via The Run Out written by John Gentile
You will never understand everything in the Rudimentary Peni discography. You could spend a lifetime examining and evaluating the shards in the band’s work, feeling like you are getting closer to a fundamental truth. Even if you’re lucky enough to be able to establish a thesis or theory, the tiniest off-hand fragment in the band’s catalogue could instantly tear even the mightiest tomes to fibers. It’s what makes the band so fascinating.
Born out of the early English anarcho-punk scene, Rudimentary Peni never really seemed to fit in that scene, and to this day, don’t really fit in anywhere. Though they based their sound in grimy, three-chord smashing, they were equally likely to fly off on tangents, composing Wagnerian mini-movements, repeating a single musical phrase for almost four minutes, or leaving the instruments aside and using their own voices as backing noise. Their lyrics, often fixated on death, would alternatively take a position of fear or joy at the concept of being no more. Insanity, too, is given its due course, with the band both reveling in madness as well as trembling at all-encompassing depression.
The twist becomes even tighter when you look at the band’s background. One member, after becoming obsessed with H.P. Lovecraft, was locked up against his will when he thought he was a reincarnated Pope. Another almost died from a rapid, aggressive cancer at a young age. Yet despite all the dread, turmoil and chaos in their artistic and private lives, the band would still slip in ghoulish jokes between the lines of awfulness.
That’s what makes Rudimentary Peni such an utterly fascinating, exceedingly tricky band. It’s never clear when they are describing in minute detail the sheer horror of death or when they’re just cracking a joke about having sex in the back of a hearse. They never let on. To try to make sense of everything in the Rudimentary Peni catalogue is a fool’s errand. To even try to form a basic outline of the band’s history can be daunting on its own. The facts are clouded by the band’s own mystique and misdirection. For example, on the turning screw that is 1995’s Pope Adrian 37 Psychristiatric, frontman Nick Blinko claims that the whole album was written while he was being detained in a mental health facility and while he thought he was the real Pope Adrian IV. It certainly could be true, but being that Rudimentary Peni investigated the concept of mental instability as much as they laughed at it, the whole story seems too perfect. But despite the mystery that cloaks RP, or perhaps because of it, RP are probably the world’s most influential band that almost no one has heard. You see their back patches at pretty much every punk show, but how many people have really investigated the shifting puzzle that is Rudimentary Peni? Why have they remained in the recesses of the collective punk consciousness for 34 years despite only doing about four interviews ever?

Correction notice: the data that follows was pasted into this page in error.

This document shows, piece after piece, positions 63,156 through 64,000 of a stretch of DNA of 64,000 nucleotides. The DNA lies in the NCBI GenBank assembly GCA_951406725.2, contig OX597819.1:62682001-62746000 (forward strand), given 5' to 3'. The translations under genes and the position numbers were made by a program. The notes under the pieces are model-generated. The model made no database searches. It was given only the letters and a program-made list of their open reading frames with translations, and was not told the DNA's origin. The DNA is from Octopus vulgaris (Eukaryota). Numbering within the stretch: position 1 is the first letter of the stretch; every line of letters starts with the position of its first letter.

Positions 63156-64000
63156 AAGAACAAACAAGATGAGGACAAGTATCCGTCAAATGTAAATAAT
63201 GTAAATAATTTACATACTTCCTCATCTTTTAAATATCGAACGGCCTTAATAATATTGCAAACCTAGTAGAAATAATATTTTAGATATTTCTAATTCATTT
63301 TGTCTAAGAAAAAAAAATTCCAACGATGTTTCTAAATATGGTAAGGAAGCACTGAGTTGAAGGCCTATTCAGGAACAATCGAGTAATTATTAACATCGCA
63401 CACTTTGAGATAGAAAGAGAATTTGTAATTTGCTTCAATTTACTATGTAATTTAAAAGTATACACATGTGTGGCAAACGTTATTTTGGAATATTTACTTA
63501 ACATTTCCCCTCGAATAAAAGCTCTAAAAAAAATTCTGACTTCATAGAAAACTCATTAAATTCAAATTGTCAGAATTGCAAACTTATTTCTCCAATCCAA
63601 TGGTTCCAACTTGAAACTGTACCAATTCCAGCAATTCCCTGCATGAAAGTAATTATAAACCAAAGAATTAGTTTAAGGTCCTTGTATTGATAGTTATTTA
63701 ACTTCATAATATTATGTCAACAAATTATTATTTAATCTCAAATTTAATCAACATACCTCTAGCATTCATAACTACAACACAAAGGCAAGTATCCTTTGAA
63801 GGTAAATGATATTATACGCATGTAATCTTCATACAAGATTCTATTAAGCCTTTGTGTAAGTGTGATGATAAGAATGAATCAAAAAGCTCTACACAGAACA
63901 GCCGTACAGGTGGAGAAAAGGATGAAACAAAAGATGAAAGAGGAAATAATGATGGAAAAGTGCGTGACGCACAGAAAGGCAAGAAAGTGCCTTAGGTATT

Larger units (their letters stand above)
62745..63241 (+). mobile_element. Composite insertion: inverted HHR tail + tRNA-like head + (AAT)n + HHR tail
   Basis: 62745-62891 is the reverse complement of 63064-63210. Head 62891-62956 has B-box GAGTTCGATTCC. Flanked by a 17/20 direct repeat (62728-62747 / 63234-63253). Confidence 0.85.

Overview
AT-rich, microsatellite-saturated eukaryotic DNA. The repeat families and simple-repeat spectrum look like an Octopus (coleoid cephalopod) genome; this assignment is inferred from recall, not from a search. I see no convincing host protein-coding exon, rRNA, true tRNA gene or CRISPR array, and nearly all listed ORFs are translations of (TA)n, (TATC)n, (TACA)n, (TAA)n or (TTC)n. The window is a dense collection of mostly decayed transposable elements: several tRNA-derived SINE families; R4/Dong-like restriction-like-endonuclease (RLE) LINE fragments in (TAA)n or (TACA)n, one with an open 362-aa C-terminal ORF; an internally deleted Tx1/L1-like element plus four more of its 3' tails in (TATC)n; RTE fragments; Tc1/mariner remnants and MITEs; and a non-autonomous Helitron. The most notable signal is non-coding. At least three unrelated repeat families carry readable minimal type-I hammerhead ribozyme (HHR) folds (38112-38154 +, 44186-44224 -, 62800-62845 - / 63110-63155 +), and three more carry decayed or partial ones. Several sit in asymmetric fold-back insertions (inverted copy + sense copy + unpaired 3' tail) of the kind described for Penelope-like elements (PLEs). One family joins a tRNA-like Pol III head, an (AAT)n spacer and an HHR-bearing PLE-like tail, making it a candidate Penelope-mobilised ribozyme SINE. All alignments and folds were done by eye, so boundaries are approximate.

The answer to the second question is easy: Rudimentary Peni are frickin’ insane. The combination of Blinko’s gravelly, doom-laden, rumbling voice combined with the pounding, wall-sized rhythm section of Grant Matthews and Jon Greville sounds like death incarnate. Throw in lyrics about “fucking in our cosmic hearse,” or songs where Blinko just howls “POGO POPE! POGO POPE! POGO POPE!” over and over, and you have one of the darkest, funniest bands ever. Everyone from the Beach Boys to Charles Manson have flirted with madness in their music, but has any band so truly embraced the horror of insanity or so thoroughly pondered mortality?
BIRTH OF A MAGIT
The clouded genesis of Rudimentary Peni is partially due to Nick Blinko’s own mysterious background. The only known information from his upbringing comes from his own book, The Primal Screamer, which can be best described as a fictional autobiography. Blinko makes no allusions that the book is factual, but the details in it so closely mirror his own life, from self-producing a band’s early single, to working with Penny Rimbaud of Crass, to having a bandmate get cancer at an early age, that it’s hard to not draw some nuggets of truth from it. Based on The Primal Screamer, it would seem that Blinko was born September 4, 1961 and grew up in the English countryside. An only child, it is suggested that he spent a good time by himself wandering through the woods or spending time alone in the attic of his family’s cottage. Whether Blinko spent large amounts of time with a psychiatrist, as is suggested by The Primal Screamer is unknown, but the concept of mental health would be a recurring theme through both Blinko’s recorded output and his personal life.